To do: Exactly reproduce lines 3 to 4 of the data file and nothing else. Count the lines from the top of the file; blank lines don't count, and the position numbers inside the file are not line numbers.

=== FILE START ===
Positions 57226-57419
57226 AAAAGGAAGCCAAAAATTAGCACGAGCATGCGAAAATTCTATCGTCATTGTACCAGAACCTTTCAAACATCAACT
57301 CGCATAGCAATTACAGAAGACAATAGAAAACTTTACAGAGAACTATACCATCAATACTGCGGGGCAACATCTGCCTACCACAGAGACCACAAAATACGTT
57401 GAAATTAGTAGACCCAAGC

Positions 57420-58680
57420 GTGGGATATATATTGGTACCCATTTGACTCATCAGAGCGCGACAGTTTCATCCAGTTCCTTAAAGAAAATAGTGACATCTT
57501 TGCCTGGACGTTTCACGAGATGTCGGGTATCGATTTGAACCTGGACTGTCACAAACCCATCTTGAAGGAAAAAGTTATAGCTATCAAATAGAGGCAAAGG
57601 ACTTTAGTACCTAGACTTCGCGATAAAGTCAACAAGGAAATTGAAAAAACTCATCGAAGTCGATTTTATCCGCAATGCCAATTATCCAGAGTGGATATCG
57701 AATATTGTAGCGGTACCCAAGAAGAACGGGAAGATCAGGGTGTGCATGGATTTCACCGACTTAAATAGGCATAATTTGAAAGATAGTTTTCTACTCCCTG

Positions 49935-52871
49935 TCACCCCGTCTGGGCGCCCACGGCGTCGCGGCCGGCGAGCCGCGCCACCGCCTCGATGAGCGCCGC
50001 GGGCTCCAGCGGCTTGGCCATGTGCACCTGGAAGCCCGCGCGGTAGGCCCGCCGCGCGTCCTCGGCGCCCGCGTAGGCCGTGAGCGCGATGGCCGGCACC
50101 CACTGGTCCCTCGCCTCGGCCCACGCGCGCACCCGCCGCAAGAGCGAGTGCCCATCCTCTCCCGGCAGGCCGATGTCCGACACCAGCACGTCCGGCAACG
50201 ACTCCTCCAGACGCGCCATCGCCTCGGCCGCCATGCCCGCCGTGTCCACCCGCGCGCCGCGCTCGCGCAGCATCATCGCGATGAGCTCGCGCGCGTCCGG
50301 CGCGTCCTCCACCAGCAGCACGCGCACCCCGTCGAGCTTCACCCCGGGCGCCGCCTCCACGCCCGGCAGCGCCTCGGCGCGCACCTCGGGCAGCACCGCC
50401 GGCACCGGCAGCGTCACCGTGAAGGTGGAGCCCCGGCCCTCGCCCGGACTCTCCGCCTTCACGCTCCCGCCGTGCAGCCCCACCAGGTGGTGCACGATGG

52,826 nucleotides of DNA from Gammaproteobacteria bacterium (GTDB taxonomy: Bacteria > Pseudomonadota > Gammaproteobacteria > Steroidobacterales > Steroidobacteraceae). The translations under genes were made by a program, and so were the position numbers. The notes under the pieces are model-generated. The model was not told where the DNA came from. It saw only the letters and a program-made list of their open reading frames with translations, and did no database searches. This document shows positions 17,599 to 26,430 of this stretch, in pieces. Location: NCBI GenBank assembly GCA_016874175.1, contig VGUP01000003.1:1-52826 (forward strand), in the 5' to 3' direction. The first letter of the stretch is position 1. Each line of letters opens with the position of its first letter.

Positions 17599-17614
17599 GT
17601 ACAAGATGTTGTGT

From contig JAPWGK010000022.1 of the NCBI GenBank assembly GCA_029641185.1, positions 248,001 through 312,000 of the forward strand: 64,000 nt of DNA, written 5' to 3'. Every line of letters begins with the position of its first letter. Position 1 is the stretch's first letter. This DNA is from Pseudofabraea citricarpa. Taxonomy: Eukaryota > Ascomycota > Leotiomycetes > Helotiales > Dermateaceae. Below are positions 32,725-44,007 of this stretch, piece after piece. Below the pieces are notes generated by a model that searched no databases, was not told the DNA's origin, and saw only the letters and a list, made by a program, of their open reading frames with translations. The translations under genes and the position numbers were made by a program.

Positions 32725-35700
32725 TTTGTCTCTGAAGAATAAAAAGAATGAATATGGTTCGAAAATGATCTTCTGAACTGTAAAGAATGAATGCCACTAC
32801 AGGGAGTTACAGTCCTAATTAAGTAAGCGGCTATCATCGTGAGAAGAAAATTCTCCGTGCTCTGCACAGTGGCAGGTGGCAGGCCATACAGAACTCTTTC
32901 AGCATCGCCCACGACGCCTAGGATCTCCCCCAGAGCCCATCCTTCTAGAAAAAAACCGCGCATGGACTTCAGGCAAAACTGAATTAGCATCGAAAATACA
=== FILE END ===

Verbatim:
57301 CGCATAGCAATTACAGAAGACAATAGAAAACTTTACAGAGAACTATACCATCAATACTGCGGGGCAACATCTGCCTACCACAGAGACCACAAAATACGTT
57401 GAAATTAGTAGACCCAAGC